10/14/2008 3:54:00 PM
Carphone connections up 9 percent from last year
Carphone Warehouse’s financial results for the quarter ending September 2008 show decent growth despite the difficult economic climate.
Carphone increased the number of mobile connections by 9% compared to the same period last year. Total number of connections during the quarter was 3.1 million, of which 1.3 million were contracts.
Mobile broadband was outlined by the company as a key driver behind the increased number of connections. The iPhone also allowed Carphone to increased market share.
Carphone opened 16 new stores during the quarter in an effort to increase market share, bringin the total number of shops to 2,430.
The company also revealed it was putting aside £90 million for the launch for the big box, Best Buy branded consumer electronics stores. The focus will primarily be on larger stores of 30,000 square feet or more and first stores in the UK will open next year.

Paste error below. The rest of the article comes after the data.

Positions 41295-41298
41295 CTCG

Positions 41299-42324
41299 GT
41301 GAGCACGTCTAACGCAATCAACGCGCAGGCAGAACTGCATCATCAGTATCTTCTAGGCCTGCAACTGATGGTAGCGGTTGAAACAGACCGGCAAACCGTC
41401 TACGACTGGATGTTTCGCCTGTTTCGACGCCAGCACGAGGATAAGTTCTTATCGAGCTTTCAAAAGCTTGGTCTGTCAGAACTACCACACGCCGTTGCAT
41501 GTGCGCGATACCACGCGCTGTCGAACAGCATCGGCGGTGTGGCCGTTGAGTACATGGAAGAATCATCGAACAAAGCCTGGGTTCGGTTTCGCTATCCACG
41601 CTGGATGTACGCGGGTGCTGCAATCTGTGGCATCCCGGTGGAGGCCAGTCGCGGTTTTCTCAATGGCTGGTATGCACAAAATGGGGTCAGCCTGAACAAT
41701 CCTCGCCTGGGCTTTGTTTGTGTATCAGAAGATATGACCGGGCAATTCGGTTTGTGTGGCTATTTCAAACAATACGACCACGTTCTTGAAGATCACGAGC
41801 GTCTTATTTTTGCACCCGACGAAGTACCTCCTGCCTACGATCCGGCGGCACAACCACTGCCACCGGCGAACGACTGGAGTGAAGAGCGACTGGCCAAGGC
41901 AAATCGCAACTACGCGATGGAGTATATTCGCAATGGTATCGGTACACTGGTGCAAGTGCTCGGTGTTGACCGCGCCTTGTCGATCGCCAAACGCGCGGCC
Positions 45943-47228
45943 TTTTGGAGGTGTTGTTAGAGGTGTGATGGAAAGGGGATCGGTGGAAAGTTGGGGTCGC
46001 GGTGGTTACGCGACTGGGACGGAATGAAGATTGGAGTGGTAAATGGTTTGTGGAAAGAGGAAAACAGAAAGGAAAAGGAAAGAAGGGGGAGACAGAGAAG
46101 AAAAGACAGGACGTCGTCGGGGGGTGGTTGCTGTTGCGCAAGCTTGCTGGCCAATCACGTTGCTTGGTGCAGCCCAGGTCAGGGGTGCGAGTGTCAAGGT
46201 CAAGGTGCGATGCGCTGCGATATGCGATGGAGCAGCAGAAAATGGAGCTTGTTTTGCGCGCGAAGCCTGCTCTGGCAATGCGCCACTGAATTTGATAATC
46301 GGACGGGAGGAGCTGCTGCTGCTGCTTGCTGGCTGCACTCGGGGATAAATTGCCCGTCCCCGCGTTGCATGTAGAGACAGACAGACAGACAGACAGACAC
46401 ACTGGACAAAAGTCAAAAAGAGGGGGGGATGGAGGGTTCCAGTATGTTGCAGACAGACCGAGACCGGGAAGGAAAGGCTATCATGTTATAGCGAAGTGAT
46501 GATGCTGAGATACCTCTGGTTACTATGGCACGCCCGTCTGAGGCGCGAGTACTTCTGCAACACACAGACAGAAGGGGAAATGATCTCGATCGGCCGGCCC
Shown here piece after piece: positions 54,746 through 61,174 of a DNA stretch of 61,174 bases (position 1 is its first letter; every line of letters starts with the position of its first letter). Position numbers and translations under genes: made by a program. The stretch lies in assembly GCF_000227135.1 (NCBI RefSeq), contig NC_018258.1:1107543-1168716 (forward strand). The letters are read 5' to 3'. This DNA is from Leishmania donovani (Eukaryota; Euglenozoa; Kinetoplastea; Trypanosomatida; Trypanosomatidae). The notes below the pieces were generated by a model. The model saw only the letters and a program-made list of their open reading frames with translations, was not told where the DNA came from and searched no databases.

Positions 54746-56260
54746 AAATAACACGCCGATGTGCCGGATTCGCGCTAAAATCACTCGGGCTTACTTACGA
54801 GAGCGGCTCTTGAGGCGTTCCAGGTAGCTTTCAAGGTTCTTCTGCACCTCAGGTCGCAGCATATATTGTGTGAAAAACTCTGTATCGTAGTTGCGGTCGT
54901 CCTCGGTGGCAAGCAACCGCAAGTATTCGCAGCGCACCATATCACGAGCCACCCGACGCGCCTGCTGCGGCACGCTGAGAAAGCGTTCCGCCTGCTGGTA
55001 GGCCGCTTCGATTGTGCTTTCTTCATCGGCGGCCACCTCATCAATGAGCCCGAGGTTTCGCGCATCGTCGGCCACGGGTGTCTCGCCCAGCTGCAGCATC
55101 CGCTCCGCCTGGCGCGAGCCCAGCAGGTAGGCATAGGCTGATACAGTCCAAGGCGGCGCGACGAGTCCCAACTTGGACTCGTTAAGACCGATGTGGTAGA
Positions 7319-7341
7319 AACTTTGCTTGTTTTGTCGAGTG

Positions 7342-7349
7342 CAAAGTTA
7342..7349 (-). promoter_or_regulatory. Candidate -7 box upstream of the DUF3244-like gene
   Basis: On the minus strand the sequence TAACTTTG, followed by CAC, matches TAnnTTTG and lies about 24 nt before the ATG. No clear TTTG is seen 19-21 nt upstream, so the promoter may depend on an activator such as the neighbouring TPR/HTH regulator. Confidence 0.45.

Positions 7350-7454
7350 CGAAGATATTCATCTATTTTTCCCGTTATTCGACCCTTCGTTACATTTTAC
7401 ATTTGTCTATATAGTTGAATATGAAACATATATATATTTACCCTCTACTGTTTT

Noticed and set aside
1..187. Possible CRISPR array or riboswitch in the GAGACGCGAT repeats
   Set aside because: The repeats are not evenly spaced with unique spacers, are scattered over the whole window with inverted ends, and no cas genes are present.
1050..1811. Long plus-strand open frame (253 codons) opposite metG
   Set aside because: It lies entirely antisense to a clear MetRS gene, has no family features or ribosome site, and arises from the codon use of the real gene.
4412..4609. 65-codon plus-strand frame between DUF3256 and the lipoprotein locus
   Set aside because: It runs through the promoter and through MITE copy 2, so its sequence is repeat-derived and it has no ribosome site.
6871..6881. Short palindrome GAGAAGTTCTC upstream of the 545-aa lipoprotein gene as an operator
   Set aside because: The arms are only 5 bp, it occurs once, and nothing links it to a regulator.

The aim is to double Best Buy’s European revenues and operating profit for between March 2008 and March 2013. Start-up costs are estimated to be roughly £20 million in the current financial year, ending March 2009 and £30 million in the following year.
Fixed-line broadband during the quarter saw slower growth. Carphone’s net additions for the quarter was only added 41,000. ‘Market growth has continued its slowing trend and we have been focusing on retention and improving our proposition rather than aggressive customer recruitment,’ the company commented in their financial results.
CEO, Charles Dunstone remained cautious of the immediate future: ‘The immediate consumer outlook remains very uncertain. However, in the retail business, we have secured our best ever Christmas line-up and will work hard to increase our share of customer spending. In telecoms, we are well positioned as a value player with a highly efficient network, providing good visibility of cash flows in the coming years. Our robust balance sheet and the quality of our assets leave us well placed to ride out the downturn and emerge in an even stronger position on the other side.’